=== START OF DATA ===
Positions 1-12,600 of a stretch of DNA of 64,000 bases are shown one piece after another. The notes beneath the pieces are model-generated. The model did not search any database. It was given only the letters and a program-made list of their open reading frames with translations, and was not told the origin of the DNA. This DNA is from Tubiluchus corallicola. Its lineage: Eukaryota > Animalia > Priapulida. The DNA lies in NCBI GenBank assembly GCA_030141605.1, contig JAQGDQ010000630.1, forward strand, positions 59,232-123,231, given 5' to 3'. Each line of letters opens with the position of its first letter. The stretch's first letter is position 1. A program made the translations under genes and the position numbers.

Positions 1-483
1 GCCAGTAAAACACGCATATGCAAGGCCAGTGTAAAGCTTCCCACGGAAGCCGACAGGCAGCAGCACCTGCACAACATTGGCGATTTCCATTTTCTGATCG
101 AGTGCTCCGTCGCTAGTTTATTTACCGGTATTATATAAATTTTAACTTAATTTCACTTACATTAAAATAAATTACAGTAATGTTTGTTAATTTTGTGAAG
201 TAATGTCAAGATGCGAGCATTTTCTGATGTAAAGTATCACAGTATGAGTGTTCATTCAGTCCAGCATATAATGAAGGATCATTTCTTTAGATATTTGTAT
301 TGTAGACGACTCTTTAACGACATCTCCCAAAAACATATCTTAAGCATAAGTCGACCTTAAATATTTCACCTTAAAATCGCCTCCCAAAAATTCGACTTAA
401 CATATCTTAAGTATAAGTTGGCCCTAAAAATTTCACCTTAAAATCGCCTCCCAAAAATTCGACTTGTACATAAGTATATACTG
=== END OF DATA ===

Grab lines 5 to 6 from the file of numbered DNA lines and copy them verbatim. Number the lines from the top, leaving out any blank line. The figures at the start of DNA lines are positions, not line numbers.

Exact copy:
201 TAATGTCAAGATGCGAGCATTTTCTGATGTAAAGTATCACAGTATGAGTGTTCATTCAGTCCAGCATATAATGAAGGATCATTTCTTTAGATATTTGTAT
301 TGTAGACGACTCTTTAACGACATCTCCCAAAAACATATCTTAAGCATAAGTCGACCTTAAATATTTCACCTTAAAATCGCCTCCCAAAAATTCGACTTAA